There are 17 miles of public beaches on Block Island so your dog will get an ocean swim. Crescent Beach, a few pawprints from the ferry landing, is the most convenient but crowded in-season. As the new arrivals fan out from the ferry the beaches offer more room for your dog. One beach that is too small for sun worshippers but ideal for dogs is just south of Old Harbor along Spring Street - as you reach the crest of a hill drop down to the sand in front of a guardrail for great canine swimming along a breakwater in frisky waves.
Block Island rests off the Rhode Island mainland, about an hour ferry ride away. Most daytripping dog owners take the trip without a car and queue up with their dogs ready for some spirited walking on the island. The ferry rate per person is less than $20 round trip and dogs ride free.
Once on the island there are two famous beach bluffs within walking distance: to the north is Clay Head, the one you see on the ferry, and to the south are the Mohegan Bluffs. To do both in one day on foot is quite an undertaking so without transportation you will be forced to decide on a destination. This is not a win-lose proposition by any means - especially since you'll probably vow to return to Block Island again.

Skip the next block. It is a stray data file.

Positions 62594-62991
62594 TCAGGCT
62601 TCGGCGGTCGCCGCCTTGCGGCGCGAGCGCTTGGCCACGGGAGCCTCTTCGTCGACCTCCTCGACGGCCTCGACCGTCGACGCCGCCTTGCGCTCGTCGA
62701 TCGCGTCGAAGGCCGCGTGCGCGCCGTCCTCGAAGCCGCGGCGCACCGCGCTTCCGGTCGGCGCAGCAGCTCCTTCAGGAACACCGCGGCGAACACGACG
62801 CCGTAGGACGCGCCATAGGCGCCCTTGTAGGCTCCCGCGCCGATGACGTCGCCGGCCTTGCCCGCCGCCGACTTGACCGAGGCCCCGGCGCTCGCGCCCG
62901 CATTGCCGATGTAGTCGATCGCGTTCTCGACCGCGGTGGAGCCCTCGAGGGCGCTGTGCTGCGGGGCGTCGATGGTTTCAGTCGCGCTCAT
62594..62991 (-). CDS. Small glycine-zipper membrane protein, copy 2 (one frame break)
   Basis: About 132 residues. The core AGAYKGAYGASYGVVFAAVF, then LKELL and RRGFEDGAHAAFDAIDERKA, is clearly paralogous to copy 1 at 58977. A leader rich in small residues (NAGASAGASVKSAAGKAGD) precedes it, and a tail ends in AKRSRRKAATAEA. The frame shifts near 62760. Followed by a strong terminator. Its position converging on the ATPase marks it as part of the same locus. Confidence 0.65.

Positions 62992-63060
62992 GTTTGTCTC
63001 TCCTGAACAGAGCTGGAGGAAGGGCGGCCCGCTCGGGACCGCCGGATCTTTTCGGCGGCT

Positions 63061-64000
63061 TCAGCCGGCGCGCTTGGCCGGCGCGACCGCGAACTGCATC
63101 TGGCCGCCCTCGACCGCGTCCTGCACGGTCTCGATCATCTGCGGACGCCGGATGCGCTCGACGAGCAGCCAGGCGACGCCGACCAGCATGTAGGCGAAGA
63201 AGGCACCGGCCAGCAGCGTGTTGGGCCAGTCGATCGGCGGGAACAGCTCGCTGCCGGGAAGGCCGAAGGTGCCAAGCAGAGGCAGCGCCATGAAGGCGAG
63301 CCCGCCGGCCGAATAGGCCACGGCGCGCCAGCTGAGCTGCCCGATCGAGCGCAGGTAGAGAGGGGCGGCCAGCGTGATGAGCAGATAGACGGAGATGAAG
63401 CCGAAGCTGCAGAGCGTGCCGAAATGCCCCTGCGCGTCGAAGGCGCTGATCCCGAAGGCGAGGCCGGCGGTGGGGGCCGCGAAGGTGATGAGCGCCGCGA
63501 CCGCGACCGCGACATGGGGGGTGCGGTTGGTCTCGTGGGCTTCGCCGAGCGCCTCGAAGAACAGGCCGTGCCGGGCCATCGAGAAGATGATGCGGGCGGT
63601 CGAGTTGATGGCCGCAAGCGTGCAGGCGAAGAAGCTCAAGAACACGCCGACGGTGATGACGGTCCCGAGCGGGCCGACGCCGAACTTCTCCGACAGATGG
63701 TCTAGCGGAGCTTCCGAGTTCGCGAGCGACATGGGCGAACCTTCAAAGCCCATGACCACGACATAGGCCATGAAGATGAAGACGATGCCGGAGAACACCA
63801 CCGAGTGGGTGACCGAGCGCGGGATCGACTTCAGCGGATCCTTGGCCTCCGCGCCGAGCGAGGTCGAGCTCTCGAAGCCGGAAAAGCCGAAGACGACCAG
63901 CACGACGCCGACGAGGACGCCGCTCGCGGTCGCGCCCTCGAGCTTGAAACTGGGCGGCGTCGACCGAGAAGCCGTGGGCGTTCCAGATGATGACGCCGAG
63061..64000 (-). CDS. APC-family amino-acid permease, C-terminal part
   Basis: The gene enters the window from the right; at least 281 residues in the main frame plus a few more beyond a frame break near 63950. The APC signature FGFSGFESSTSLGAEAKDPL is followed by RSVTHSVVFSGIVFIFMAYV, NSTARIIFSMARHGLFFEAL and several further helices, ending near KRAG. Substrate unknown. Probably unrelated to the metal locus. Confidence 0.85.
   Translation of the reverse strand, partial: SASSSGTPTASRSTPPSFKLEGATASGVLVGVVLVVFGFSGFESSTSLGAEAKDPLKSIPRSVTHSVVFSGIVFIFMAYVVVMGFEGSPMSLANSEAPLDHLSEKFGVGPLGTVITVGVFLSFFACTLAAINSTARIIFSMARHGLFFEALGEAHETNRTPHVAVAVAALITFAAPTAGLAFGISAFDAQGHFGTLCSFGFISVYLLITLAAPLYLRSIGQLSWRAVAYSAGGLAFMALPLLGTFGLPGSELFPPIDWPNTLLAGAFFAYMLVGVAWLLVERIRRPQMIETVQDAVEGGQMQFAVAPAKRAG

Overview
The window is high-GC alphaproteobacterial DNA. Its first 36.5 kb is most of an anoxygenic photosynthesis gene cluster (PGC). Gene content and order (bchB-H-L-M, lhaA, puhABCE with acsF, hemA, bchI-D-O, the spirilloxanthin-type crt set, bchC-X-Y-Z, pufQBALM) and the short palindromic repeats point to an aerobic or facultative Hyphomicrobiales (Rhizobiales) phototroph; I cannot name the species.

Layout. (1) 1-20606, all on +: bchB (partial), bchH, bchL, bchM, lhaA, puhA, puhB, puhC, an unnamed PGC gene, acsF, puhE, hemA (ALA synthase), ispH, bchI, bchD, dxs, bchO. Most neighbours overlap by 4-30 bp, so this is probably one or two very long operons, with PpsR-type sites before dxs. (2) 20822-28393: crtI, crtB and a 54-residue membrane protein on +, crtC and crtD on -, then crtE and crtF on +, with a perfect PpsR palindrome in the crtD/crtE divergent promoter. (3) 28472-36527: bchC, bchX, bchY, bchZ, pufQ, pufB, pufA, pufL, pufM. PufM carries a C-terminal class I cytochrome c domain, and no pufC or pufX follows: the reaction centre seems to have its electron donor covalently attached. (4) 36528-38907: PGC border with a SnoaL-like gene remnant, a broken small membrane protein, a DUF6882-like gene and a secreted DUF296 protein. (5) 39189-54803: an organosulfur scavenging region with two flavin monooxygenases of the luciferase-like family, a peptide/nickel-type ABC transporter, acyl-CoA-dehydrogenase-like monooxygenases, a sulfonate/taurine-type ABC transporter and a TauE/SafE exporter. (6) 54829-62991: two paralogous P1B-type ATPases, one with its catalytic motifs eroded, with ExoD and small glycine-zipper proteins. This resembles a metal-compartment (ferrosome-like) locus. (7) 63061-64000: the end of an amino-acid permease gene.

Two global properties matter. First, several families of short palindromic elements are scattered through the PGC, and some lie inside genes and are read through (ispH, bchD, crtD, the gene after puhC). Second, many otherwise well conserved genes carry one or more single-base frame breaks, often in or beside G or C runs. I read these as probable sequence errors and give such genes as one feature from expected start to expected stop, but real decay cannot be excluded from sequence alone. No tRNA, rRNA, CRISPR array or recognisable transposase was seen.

If you head for Mohegan Bluffs, you will be using The Greenway, a system of about 12 miles of footpaths crisscrossing the southern half of Block Island in the tradition of walking the English countryside. What is your dog interested in? Open fields? Sporty hills? Long vistas? A romp on the beach? A swim in a pond? Unique woodlands? The Greenway has them all.
Turning north there is only one road to take and setting out for a couple of miles on Corn Neck Road. You will eventually reach a trail system has come to be known as "The Maze." These grassy trails are unmarked but well-maintained and a delight for your dog. You can pop out at a stone wall or one of the best views on the East Coast. The Clay Head Nature Trail runs for about one mile along the top of the 70-foot bluffs. It is easy going but will be one of the longest miles you've ever taken your dog on when you factor in the frequent stops for watching the crashing waves or chartng the progress of a passing vessel.
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